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Judge Dismisses Lawsuit Against WHO Alleging Negligent COVID-19 Response

Anjelica Cappellino, J.D.

Written by
— Updated on May 21, 2021

Judge Dismisses Lawsuit Against WHO Alleging Negligent COVID-19 Response

On April 5, 2021, a judge for New York’s Southern District dismissed a proposed class action lawsuit filed against the World Health Organization (WHO). The suit alleged the WHO was negligent and reckless in its response to the COVID-19 pandemic. Residents of New Rochelle and Mount Vernon, New York brought the lawsuit against the WHO. These areas were early hot spots for COVID-19 after one resident was diagnosed March 2, 2020—nine days before the WHO declared COVID-19 a pandemic.

According to the court’s decision, the WHO cannot be held liable as a specialized agency of the United Nations responsible for international public health. It is immune under its own constitution as well as the International Organization Immunities Act. The court’s opinion is part of a larger question as to the viability of COVID-19 lawsuits. It also highlights the difficulty in proving liability and causation in such cases.

Complaints Against the WHO

New York residents diagnosed and treated for COVID-19 represent this plaintiff group. Collectively, they allege they sustained damages as a proximate result of the WHO’s negligent conduct. Specifically, the complaint alleges that between the first coronavirus case detection in November 2019 until March 11, 2020, when the WHO declared a pandemic, the WHO intentionally misled the international community. The complaint alleges that, along with the Chinese government, the WHO conspired to “cover-up” the severity of the pandemic. It asserts this includes knowledge that the Chinese government was destroying medical testing and data. It further alleges the Chinese government was intimidating scientists, doctors, journalists, and lawyers.

In addition, the plaintiffs claim that the WHO knew that the Chinese government failed to timely report and contain the virus’s outbreak. The WHO purportedly accepted that Chinese officials underreported its severity and resultant deaths. The complaint asserts that the WHO acted recklessly and negligently in assisting China in these efforts. The plaintiffs accuse the WHO of “politicizing” the pandemic by admonishing the Trump administration’s widespread travel bans and restrictions. They cite the WHO’s statement that this could “have the effect of increasing fear and stigma, with little public health benefit.”

Acknowledging Immunities

The plaintiffs do acknowledge that the WHO enjoys certain privileges under the International Organizations Immunities Act (IOIA). This act provides immunities to international organizations, their officers, and employees. But they also note a U.S. Supreme Court ruling indicating an international organization’s immunity is not absolute. The complaint highlights that international organizations (like foreign governments) can be sued under The Foreign Sovereign Immunities Act of 1976 (FSIA), specifically, under its tort exception.

The Court’s Ruling

Judge Cathy Seibel of the Southern District of New York did not agree. She explained that the WHO is independently immune under the IOIA. This grants organizations immunity “from suit and every form of judicial process as is enjoyed by foreign governments.” The only exception from immunity is in cases of express waiver or by the terms of any contract. The court also found that any exception to immunity of foreign sovereigns under the FSIA was not properly pled. The plaintiffs failed to demonstrate that the “entire tort” occurred within the United States—as required for tort exception immunity under the FSIA. The court dismissed arguments that the WHO’s online dissemination of information proved the entire tort occurred in the country.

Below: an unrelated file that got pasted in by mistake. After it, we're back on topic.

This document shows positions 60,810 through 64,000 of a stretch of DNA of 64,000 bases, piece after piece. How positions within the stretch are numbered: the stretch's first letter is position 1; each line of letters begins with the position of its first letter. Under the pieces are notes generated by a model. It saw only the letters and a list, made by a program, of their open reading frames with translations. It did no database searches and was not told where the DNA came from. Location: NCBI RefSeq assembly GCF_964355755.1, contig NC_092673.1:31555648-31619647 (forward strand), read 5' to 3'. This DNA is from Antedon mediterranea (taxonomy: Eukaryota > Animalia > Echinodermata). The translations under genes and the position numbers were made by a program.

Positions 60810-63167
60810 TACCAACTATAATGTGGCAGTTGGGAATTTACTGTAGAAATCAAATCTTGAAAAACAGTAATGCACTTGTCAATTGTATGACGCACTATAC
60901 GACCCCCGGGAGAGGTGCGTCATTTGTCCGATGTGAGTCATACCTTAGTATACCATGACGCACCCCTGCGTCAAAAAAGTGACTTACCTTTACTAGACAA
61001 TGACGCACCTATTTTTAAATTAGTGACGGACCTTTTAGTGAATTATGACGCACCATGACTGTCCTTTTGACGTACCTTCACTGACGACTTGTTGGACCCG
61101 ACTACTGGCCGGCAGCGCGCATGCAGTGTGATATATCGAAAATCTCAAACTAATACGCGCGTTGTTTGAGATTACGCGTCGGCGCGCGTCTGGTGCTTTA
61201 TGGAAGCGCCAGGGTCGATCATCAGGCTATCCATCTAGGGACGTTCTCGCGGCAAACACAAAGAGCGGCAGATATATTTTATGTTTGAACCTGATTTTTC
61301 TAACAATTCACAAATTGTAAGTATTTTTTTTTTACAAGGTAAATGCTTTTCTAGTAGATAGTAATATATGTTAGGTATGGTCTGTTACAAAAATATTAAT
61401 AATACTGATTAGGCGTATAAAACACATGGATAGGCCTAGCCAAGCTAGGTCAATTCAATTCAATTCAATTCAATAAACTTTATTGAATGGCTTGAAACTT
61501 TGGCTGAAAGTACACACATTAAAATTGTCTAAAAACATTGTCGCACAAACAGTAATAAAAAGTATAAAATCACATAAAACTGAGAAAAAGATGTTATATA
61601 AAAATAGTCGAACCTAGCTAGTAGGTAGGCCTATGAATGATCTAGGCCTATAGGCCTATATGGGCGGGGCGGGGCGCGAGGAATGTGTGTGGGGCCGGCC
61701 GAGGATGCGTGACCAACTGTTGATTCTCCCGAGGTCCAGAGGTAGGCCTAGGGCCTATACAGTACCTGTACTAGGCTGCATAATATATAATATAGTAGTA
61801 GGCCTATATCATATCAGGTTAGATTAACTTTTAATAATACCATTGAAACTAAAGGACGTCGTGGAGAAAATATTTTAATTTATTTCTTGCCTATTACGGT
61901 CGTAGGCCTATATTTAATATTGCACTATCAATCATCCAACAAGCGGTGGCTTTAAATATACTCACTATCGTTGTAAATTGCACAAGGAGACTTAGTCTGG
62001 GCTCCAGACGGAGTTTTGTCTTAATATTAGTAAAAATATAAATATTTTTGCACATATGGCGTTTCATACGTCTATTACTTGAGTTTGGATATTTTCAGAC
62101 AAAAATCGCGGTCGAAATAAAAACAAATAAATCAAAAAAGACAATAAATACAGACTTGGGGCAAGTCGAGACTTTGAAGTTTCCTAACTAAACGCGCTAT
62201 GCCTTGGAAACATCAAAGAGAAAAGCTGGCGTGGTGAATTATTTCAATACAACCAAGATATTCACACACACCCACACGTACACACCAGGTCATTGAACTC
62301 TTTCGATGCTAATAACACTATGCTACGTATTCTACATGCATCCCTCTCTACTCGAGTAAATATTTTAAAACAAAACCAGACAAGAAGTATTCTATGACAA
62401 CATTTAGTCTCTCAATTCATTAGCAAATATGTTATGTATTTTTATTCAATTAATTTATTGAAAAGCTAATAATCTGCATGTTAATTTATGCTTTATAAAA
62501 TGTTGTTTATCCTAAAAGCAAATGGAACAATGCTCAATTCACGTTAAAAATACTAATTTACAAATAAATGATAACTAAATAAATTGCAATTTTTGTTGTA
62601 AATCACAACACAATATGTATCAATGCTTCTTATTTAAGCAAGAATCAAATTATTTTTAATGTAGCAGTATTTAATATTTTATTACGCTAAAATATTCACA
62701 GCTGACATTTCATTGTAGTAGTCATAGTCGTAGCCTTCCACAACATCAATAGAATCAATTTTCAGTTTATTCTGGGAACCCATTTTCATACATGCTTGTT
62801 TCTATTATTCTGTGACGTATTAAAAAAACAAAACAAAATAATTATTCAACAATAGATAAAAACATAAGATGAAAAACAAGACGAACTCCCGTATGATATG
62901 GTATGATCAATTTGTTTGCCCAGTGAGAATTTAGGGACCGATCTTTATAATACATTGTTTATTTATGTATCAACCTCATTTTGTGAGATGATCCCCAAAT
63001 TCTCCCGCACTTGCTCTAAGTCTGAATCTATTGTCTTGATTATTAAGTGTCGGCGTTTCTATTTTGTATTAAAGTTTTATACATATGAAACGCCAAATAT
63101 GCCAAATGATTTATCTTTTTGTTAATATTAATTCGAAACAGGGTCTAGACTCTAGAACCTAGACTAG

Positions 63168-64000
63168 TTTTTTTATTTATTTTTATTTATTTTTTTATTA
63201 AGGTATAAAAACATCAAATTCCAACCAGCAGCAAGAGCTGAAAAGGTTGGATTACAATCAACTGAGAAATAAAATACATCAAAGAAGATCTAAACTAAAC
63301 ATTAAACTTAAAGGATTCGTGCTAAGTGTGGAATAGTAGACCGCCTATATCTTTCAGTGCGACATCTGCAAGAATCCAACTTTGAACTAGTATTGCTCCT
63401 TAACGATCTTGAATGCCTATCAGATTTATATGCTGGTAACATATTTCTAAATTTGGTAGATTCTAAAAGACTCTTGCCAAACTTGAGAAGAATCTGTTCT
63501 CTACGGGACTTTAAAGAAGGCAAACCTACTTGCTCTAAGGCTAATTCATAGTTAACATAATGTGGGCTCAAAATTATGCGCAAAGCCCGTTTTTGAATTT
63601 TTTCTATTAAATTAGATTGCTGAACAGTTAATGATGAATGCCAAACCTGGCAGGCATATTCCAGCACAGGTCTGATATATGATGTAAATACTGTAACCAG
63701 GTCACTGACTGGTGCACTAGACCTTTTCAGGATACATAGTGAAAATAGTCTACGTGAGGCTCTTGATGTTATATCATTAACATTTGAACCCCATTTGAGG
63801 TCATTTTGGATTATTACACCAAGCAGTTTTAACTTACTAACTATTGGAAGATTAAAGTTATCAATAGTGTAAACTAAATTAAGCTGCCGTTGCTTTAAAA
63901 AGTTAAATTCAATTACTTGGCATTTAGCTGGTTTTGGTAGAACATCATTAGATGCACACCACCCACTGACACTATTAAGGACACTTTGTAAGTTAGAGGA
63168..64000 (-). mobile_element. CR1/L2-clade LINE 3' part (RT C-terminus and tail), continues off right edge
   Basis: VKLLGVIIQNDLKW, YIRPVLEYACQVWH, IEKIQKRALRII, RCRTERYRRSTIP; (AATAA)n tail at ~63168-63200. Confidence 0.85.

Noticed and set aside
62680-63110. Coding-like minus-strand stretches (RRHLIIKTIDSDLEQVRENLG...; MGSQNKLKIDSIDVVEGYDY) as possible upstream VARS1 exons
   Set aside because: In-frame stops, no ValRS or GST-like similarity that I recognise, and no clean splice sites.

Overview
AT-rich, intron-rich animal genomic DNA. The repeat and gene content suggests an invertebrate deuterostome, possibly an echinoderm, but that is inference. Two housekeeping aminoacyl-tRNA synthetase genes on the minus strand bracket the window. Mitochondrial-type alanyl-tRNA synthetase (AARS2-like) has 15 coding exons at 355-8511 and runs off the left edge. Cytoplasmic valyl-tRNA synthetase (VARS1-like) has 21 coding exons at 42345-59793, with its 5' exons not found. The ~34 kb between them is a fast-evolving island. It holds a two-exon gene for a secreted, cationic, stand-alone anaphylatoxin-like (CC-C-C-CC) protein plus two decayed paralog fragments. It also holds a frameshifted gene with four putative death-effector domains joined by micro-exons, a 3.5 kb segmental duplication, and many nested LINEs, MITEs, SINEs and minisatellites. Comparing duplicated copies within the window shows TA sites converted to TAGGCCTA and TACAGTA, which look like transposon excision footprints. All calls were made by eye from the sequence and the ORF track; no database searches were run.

The court further held that, even if the plaintiffs could satisfy the “entire tort” rule, the WHO still maintains immunity if its allegedly negligent acts are discretionary. Acts are discretionary if they involve an element of judgment or choice. This means neither statute nor regulation may compel an act. Further, considerations of public policy must be the basis for the act. The court deemed many of the plaintiffs’ assertions as too general and vague. This was the case in the claim that “the WHO negligently failed to provide effective leadership and implementation of its core global functions.” The court dismissed the plaintiffs’ complaint with prejudice, declining sua sponte the plaintiffs the opportunity to amend any of its deficiencies.

COVID-19 Liability Moving Forward

The court’s decision was largely based on the specific issues arising from the immunity of international organizations. But the case also signifies the general difficulties of proving liability in the context of COVID-19. International organizations are not the only entities enjoying certain liability privileges. Many states have implemented legislation immunizing hospitals and physicians from negligence claims stemming from COVID-19 treatment. Likewise, states have also granted immunity to essential businesses from civil suits involving injuries or deaths that may have resulted from potential COVID-19 exposure.

The purpose behind such legislative efforts is, in part, to encourage medical treatment and essential services during an unprecedented crisis. But these cases demonstrate the difficulty in establishing causation. Particularly, plaintiffs face an uphill battle in actually proving that the exposure from one particular defendant caused a COVID-19 diagnosis. As these cases continue, we’ll certainly see a slew of other issues arise related to a pandemic that has affected over 30 million people nationwide.

 

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